Wednesday, August 31, 2011

The Gun Show

I thought for a long time about what my new project was going to be.  And for months (literally) I thought I had it.  "Helping Hands" was what I was going to call it and the idea was to try and get pictures of exactly that: hands in any helping capacity.  It seemed like a workable theme if not all that exciting--nauseatingly uplifting, as a matter-of-fact.  Yes, there were going to be some practical barriers that I was going to have to endure, but I was prepared for that.  I told a few friends.  I started taking pictures to feel it out.  I even had a rough-draft in my head for the blog entry introducing it.  I was that committed to the theme. 

But about a week before the end of my last project, I had an inspiration.  


I really wanted to continue working with commentary on American culture, and guns are as ingrained in our fabric as apple pie and football.  Let's be clear here:  I hate guns.  I do not own one, do not have any intention of owning one, do not interpret the second amendment as giving the right of private citizens to own one (that little word "militia" you see), do not feel that we are a safer country because we allow private citizens to own them, and do not have any kind of desire to change my perspective on the matter. 

And yet...

I find the thought of focusing a camera lens on them for the next year to be wholly fascinating.  Be mindful that this is the theme, and not every picture will have a gun per se.  But I do want to get some shots of people holding them, which means I'm going to have to eventually knock on some Facebook doors (I already have three people in mind).  I suppose I could go up to random strangers and ask if they're packing and then explain my reasoning for wanting their picture ("It's for art!").  But that could very well get me shot, which would sort of defeat the purpose.  

What this series of photos will NOT contain are gunshot wounds from any of the ERs where I work. For one thing, I don't see them all that often, and when I do they're generally covered in gauze and not very gory.  Secondly, I don't do gore. Thirdly, there's this thing called HIPAA in place, and posting such photos here would get me canned.  Call me silly, but I'm not into getting canned.  I kinda like my job.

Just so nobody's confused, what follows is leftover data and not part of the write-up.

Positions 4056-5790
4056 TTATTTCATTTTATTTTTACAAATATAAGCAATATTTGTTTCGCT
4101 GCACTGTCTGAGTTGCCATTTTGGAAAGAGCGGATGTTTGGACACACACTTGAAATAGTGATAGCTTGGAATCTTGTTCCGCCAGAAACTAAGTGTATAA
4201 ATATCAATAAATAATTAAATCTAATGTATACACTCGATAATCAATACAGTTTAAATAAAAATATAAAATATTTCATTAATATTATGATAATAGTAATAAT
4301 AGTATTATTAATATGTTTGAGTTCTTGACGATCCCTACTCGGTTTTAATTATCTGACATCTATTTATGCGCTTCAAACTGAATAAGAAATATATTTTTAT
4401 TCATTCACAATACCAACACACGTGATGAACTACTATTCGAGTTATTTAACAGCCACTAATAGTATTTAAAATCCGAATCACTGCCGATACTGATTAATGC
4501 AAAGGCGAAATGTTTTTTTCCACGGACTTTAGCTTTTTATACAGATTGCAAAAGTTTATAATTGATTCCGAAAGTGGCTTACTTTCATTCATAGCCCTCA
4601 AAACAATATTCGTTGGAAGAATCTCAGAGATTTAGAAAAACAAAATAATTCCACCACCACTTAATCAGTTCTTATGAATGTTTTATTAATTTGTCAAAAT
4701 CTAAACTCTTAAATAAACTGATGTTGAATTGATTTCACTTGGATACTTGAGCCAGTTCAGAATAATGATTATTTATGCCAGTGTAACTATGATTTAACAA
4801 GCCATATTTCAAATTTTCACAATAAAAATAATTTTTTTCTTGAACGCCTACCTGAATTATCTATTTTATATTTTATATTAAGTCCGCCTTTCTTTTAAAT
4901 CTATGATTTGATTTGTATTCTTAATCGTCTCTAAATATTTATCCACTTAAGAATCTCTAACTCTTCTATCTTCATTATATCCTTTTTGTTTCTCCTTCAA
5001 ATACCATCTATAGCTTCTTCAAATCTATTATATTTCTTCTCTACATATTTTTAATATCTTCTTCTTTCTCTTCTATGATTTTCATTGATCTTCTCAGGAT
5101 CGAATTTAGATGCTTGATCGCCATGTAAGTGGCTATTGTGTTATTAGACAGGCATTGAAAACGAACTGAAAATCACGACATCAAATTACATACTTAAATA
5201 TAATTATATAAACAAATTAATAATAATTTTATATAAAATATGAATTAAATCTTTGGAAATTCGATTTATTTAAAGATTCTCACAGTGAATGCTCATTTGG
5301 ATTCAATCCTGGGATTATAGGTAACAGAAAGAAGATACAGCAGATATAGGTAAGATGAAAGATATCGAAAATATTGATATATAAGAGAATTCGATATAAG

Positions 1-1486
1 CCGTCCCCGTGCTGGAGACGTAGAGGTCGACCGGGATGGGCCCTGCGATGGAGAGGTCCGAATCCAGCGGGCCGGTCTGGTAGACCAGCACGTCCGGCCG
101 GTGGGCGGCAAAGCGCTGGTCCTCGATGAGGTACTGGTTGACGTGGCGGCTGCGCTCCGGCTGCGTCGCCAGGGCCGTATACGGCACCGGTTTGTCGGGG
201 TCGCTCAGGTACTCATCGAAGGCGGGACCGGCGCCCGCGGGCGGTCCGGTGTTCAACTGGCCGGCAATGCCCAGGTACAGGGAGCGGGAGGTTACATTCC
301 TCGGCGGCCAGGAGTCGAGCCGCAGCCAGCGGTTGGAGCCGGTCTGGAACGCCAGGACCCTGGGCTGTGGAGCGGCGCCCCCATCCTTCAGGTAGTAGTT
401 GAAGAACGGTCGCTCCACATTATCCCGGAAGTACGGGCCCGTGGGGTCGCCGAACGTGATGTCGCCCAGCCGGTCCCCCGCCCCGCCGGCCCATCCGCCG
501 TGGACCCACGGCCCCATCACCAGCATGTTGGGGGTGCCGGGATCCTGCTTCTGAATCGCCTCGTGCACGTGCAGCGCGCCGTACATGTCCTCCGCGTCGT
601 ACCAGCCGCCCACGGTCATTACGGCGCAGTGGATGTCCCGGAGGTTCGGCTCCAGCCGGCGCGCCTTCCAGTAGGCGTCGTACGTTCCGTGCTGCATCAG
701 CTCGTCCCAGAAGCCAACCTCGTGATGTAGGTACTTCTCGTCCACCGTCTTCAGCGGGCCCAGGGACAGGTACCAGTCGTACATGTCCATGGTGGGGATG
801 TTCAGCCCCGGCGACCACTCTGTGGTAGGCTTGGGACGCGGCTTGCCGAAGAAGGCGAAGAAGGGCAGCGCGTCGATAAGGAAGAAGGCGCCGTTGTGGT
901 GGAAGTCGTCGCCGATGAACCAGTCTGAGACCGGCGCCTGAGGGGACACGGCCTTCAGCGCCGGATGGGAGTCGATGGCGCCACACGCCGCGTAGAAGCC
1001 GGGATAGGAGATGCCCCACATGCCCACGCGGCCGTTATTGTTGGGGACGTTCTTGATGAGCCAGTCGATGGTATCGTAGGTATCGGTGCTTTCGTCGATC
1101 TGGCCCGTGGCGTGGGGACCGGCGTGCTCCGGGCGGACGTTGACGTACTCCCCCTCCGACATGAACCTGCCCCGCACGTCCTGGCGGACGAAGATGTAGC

I will also not prosyletize on any of my entries...

Say you: You lie!  LIE!  
Say me: I don't!  

I'm letting my feelings be known here.  I think the pictures will speak for themselves.  There will be a Flickr stream eventually (I need pictures for it first, of course).  You can go here for my self-imposed rules.  I'll post the first picture on Monday, September fifth and will wrap up the project Labor Day weekend 2012.  

Hope you'll come along for the ride.  But I won't shoot you if you don't.  Stab, perhaps, but not shoot. -> 


Carolyn (from C*n*d*) said...

Okay, my stomach is turning with just reading about the project. If I kill my work computer because I've tossed up my cookies all over it half way through the project, on your head be it. (Is this some, if I research something I hate I might understand it better type project?)

But please tell us more about this militia and the second amendment bit.

sarahbb said...

I'm fascinated by this idea. I'm with you re: the hatred of guns and have no idea where I'd even find one. I'm so disconnected from them (and from people who own them, I guess?) that I'm curious about how you're going to do this and excited to see how it unfolds. Very interesting!

Tanya said...

Carolyn: Art is supposed to be provocative, no? I wanted something that would challenge me and get me out of my comfort zone. If guns aren't it, I don't know what is.

As for the 2nd amendment: here in the states we have what's called a Bill of Rights attached to our Constitution. As it sounds, it lays out our rights as citizens of the country. The first amendment gives us our basic freedoms: speech, assembly, relgion, press, petition. The 2nd amendment is short and awkwardly worded: "A well regulated Militia, being necessary to the security of a free State, the right of the people to keep and bear Arms, shall not be infringed."

This amendment was written back at the end of the 18th century when each state was protecting its own borders. Gun opponents interpret it as giving permission for people in MILITIAS to bear arms. Gun advocates interpret the words as giving individuals the right to bear arms. Up until recently, the opponents had the Supreme Court on our side. But they made a ruling in a Washington DC case in 2008 that stated it's an individual's right to bear arms for self defense. It will be a slippery slope from here on out.

Sarah: Glad you're here! I've been looking for your blog recently. So good to see you. =)

Carolyn (from C*n*d*) said...

Thanks for the education. I knew about the basics, of course (living so close to the States, we get some information by osmosis over the boarder) but not the specifics. Glad it's your comfort zone not mine!